AWWA?s Arndt Testifies in Congress on Cyanotoxin Prevention

In testimony before the U.S. House Subcommittee on Environment and the Economy earlier this month, American Water Works Association (AWWA) Water Utility Council Chair Aurel Arndt stressed that the solution to keeping drinking water safe from cyanotoxins begins with better managing nutrient pollution.

The?subcommittee hearings?are in response to an event in August 2014 when the City of Toledo, Ohio, found the cyanotoxin microcystin in finished water and issued a ?do not drink? advisory for more than 400,000 people. The contamination was the result of an algal bloom in Lake Erie.

?We recommend that Congress consider ways to greatly increase the effectiveness of nonpoint source pollution programs, including the question of whether nonpoint sources of pollution should be brought under the jurisdiction of the Clean Water Act,? said Arndt, who is also CEO of Lehigh County Authority in Allentown, Pa.

Speaking on behalf of AWWA?s 50,000 water professionals, Arndt noted that cyanotoxin contamination is always associated with excessive amounts of nitrogen and phosphorus in water. According the U.S. Geological Survey, nonpoint sources ? predominantly runoff and air deposition ? account for 90 percent of the nitrogen and 75 percent of the phosphorus in U.S. waterways. ?

Arndt commended the U.S. Environmental Protection Agency?s (EPA) use of the Contaminant Candidate Lists to begin the regulation process of cyanotoxins to protect public health, but he stated that ?federal agencies, including EPA and USDA, should use existing authorities to give much higher priority to nutrient reduction projects that protect downstream drinking water supplies and therefore, public health.?

The subcommittee hearing also focused on H.R. 212, the Drinking Water Protection Act, a bill introduced by Rep. Bob Latta (R-Ohio). The bill would require EPA to develop a strategic plan for dealing with cyanotoxins within 90 days of the bill?s passage.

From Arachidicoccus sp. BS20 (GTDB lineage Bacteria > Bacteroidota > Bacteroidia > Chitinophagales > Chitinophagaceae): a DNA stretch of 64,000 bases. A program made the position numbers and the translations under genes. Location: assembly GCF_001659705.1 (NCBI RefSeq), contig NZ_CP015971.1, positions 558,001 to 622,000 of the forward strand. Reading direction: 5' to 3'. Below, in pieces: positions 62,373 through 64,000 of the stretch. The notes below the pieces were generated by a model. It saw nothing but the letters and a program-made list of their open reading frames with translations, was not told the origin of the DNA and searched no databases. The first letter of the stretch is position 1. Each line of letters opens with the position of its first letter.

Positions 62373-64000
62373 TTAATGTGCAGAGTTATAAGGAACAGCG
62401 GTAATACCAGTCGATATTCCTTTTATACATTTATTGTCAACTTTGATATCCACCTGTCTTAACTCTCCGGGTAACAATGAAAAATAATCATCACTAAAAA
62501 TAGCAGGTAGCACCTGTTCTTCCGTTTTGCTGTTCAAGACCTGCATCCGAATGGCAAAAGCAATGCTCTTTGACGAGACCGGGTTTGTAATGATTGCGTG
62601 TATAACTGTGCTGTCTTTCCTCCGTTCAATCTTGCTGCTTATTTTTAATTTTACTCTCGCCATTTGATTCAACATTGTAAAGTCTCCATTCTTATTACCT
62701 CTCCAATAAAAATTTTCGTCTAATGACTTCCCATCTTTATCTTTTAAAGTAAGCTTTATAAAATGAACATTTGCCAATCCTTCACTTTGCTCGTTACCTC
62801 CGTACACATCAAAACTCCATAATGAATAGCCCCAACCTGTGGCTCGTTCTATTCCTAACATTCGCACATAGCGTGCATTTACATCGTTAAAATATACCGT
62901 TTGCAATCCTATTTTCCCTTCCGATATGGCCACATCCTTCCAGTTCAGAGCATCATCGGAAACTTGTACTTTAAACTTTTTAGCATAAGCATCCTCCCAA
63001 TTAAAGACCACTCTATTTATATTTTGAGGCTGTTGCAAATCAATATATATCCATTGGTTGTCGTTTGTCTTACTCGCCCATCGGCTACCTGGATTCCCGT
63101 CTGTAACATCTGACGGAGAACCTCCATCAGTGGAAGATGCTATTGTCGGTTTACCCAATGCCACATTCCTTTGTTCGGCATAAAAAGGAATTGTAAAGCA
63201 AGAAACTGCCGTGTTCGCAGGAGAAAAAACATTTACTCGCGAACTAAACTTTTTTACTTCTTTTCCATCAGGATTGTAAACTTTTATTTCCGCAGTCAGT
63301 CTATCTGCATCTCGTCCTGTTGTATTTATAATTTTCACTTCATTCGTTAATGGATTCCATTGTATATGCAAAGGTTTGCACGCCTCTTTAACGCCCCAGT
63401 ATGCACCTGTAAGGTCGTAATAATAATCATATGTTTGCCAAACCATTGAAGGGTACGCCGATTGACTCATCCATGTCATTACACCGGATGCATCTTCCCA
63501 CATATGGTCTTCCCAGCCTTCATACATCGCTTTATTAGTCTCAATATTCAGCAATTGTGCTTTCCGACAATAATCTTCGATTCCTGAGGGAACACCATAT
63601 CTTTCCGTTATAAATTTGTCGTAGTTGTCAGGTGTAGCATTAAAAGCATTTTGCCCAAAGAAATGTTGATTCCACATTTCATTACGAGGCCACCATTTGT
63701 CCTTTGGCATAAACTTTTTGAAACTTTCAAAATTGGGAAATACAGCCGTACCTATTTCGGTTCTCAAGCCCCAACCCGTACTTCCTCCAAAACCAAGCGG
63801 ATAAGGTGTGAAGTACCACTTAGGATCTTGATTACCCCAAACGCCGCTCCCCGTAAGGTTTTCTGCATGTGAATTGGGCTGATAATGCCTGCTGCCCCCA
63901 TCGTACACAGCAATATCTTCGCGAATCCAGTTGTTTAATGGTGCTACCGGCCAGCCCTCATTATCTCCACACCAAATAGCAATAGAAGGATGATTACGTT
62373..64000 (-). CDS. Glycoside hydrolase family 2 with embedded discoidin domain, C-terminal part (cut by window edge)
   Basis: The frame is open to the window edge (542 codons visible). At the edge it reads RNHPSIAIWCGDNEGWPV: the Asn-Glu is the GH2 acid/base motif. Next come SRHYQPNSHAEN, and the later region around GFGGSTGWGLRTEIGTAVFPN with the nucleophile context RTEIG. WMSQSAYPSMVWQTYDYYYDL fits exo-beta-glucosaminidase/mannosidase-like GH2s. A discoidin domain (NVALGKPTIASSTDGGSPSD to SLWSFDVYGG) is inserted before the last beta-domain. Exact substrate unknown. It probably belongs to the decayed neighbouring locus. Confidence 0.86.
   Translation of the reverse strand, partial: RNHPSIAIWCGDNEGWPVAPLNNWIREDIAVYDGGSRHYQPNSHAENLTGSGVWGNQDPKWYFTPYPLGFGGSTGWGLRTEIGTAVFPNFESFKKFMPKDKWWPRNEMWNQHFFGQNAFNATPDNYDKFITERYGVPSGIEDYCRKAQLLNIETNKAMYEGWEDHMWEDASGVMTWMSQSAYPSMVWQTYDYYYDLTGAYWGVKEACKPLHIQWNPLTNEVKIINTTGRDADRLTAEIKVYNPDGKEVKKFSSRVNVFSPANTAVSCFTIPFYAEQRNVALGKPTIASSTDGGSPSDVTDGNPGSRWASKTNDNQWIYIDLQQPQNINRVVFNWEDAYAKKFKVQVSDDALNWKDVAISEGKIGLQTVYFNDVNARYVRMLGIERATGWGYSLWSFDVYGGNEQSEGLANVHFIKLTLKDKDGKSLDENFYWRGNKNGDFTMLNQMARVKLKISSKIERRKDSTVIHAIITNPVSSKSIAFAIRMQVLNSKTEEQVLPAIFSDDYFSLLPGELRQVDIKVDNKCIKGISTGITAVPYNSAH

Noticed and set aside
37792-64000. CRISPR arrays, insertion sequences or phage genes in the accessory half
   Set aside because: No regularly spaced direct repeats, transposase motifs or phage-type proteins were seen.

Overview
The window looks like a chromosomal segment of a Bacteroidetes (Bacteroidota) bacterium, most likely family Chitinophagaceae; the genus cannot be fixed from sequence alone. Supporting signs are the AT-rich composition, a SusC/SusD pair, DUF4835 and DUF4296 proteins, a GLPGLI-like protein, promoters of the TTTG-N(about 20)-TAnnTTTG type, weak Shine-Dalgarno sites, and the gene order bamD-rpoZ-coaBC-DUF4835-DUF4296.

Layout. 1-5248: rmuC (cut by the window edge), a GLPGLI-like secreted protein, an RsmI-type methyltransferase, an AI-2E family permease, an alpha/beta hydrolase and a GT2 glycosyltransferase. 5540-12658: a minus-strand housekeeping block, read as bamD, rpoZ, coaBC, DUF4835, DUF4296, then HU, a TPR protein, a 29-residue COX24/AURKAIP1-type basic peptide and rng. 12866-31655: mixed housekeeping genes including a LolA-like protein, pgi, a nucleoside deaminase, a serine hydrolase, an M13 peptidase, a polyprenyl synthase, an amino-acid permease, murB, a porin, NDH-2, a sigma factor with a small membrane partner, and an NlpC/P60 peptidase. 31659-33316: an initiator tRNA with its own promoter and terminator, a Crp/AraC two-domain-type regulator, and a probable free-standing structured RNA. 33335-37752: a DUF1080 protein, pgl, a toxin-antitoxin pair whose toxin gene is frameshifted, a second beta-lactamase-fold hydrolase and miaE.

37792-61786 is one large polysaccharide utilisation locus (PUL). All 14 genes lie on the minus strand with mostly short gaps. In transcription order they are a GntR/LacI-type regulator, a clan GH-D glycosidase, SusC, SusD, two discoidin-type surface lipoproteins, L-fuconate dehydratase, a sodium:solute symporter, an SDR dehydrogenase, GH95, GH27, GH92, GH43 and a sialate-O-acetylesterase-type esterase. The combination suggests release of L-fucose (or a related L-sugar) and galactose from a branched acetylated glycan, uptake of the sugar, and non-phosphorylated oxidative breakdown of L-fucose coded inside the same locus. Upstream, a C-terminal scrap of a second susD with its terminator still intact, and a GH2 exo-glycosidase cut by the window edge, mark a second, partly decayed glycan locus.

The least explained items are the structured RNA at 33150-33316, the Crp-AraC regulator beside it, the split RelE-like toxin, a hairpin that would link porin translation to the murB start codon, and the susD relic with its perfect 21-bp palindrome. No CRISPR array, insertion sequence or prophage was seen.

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?In addressing the health of our drinking water, we must take a thoughtful, robust approach,? said Latta. ?The Drinking Water Protection Act takes into account insight and testimony from key stakeholders at the local, state and federal level and fosters continued, ongoing coordination among the agencies involved. It also requires the EPA to develop a strategic plan for assessing and managing the risks associated with cyanotoxins in our drinking water and establishes attainable timelines that will ensure the health of our drinking water in a timely manner.?

The testimony also highlighted the continuous and proactive work AWWA has undertaken to address this issue, including development of materials on protecting against algal blooms, training on protocols for responding to drinking water emergencies, and a creation of a soon-to-be-published cyanotoxins guide for utility managers.

AWWA President John Donahue testified on the same topic in November 2014 in a hearing in front of the U.S. House Subcommittee on Environment and the Economy.

Other witnesses at the hearing were Dr. Peter Grevatt, director of the Office of Ground Water and Drinking Water at EPA; Mike Baker, chief of the Division of Drinking Water and Ground Waters at Ohio EPA; and Kristy Meyer, managing director at the Agricultural, Health, and Clean Water Programs at the Ohio Environmental Council.

Chaired by U.S. Rep. John Shimkus (R-Ill.), the Subcommittee on Environment and the Economy resides under the House Committee on Energy and Commerce.

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